In a feature in the Boston Globe, Sher-A-Punjab co-owner Mandeep Singh claimed, "There are things on our menu you can’t find at other Indian restaurants." Contemporary adaptations such as mango chicken and naan stuffed with apricots and dates accompany more traditional plates that remain true to Singh's South-Asian roots. Tandoor-roasted chicken, housemade cheese with fresh herbs and coriander, and fragrant curries round out the restaurant's eclectic menu.
High-backed booths and dangling pendant lamps surround the dining room's horseshoe-shaped bar, pillaged from the hoof of the Trojan horse. Throughout the week, Sher-A-Punjab entertain with karaoke nights and live musical performances.
Brazilian-born owners Vagmar Stoffel and Rubiano Aguiar sought to create a community dining experience at Rio's Steakhouse, evoking gustatory memories of their hometowns. Rodizio-style dining allows guests to remain seated while attentive churrascaria waiters continually fill empty plates from skewers of slow-cooked beef, chicken, and pork, which they gingerly carve tableside. In between platefuls, diners can temporarily stop the flow of cuisine with either a color-coded coaster or a cleverly placed soccer ball, buying themselves time to visit the ever-changing buffet of hot sides and salad fixings.
Bistro Chi presents an upscale take on Chinese cooking, engrossing diners with a page-turning menu of authentic recipes. Dabble in the selection of rice and noodle dishes, including vegetarian fried rice or Singapore street–style vermicelli ($9 each), which fends off quarrelsome forks with a well-placed dis. The beige-and-white modern dining room is offset with the sweet-and-sour spare ribs, splattered with a spectrum of peppers, onions, and pineapples ($12).
Wrapped in the aromatic embrace of Zona Sul Churrascaria’s smoldering barbecue pit, up to four friends gather over unending portions of Brazilian meats, rice, and vegetables. Diners pile thick slices of meat onto their plates as they gaze in wonder at the crackling sirloin steaks and pork sausages skewered on spits over the flames. Beef ribs line up in rows as foursomes hammer out xylophonic bossa nova songs with their forks, and chicken thighs strut to samba beats on palate dance floors. A bountiful salad bar complements the orchestra of sizzling proteins with rice, green vegetables, and whole onions painted to resemble soccer balls.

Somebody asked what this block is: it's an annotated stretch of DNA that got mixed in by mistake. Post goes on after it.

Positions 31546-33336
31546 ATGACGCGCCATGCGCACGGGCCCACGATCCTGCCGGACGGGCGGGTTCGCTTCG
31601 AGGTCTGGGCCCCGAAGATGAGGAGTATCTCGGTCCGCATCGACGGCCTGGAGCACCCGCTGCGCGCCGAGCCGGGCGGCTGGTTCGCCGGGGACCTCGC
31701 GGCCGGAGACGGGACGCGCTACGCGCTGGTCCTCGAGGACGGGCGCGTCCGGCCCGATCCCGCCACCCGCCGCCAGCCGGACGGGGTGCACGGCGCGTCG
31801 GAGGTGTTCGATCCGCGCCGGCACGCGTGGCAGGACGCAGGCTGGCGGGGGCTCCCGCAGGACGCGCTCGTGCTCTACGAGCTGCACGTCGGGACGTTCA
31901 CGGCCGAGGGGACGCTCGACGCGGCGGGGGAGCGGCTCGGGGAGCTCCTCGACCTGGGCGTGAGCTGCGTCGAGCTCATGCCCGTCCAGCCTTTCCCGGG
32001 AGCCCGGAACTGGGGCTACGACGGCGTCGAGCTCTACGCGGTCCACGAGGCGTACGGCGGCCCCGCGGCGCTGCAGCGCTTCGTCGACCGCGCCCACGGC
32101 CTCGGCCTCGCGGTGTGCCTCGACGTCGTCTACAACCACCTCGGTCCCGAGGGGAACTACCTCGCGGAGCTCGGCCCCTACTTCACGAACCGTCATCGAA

Fowler House Cafe serves casual pub food amidst rustic tavern elegance, surrounding diners in high-backed hardwood booths, exposed brick walls, and high wood paneling. Staffers work to maintain its neighborhood sports-bar atmosphere, whether pouring pints at a central wood-topped bar or balancing plates of pub grub crafted in house from scratch. In the kitchen, chefs dress platters of buffalo tenders and wings in varying degrees of hot sauce, marinate black-Angus steak tips, and fry native scrod. Creative types can unleash their free will onto pizzas, which readily receive customization with more than 20 toppings such as pineapple, eggplant, and sausage. Diners can bite into a cheesy slice and view the vigorous clapping of proud coaches on high-definition TVs perched throughout the space.
One of South Shore Living's "10 Influential People You Should Know" in 2010, Jimmy Liang evenly divides his time among his five Boston-area restaurants. At Fuji 1546 Restaurant & Bar, his culinary crew whips up contemporary Japanese dishes with a focus on maki, sushi, and sashimi. The sushi selection ranges from eel-filled caterpillar rolls to sweet-potato maki to the BLT roll, which guests must order without using any vowels. The menu also includes traditional eats such as gyoza, sweet-and-sour crab-meat balls, and filet mignon cooked in a housemade lime-soy marinade. Diners also entertain one another during karaoke sessions that go until 12:30 a.m. on Tuesday and Saturday night.